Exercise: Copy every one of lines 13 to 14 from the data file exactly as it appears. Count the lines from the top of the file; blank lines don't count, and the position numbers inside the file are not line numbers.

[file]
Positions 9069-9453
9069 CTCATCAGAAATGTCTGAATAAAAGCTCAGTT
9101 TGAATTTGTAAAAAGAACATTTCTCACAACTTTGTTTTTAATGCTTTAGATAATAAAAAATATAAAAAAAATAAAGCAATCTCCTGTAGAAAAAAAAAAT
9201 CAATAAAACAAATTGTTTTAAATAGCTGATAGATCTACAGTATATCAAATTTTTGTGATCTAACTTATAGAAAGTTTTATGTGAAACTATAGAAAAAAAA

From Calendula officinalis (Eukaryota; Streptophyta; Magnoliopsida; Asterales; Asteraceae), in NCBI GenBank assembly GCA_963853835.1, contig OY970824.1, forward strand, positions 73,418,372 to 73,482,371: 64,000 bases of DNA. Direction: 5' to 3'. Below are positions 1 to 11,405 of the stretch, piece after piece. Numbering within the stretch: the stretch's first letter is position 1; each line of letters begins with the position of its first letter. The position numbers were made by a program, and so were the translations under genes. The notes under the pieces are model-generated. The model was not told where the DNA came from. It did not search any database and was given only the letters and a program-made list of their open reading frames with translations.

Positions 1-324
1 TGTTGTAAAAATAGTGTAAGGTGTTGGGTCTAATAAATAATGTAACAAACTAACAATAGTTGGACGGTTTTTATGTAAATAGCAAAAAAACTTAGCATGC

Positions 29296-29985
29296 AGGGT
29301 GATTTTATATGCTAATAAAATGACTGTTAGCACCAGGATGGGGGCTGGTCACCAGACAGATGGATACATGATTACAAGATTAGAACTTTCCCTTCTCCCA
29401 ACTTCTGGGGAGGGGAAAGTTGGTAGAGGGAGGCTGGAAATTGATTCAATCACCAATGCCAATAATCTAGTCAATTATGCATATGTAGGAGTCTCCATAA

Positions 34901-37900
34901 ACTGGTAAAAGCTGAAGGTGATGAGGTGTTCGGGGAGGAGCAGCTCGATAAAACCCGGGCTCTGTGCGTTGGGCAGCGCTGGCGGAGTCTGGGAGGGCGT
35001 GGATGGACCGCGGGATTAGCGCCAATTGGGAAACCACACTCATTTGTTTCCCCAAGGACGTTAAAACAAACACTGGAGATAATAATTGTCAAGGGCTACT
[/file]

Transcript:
34901 ACTGGTAAAAGCTGAAGGTGATGAGGTGTTCGGGGAGGAGCAGCTCGATAAAACCCGGGCTCTGTGCGTTGGGCAGCGCTGGCGGAGTCTGGGAGGGCGT
35001 GGATGGACCGCGGGATTAGCGCCAATTGGGAAACCACACTCATTTGTTTCCCCAAGGACGTTAAAACAAACACTGGAGATAATAATTGTCAAGGGCTACT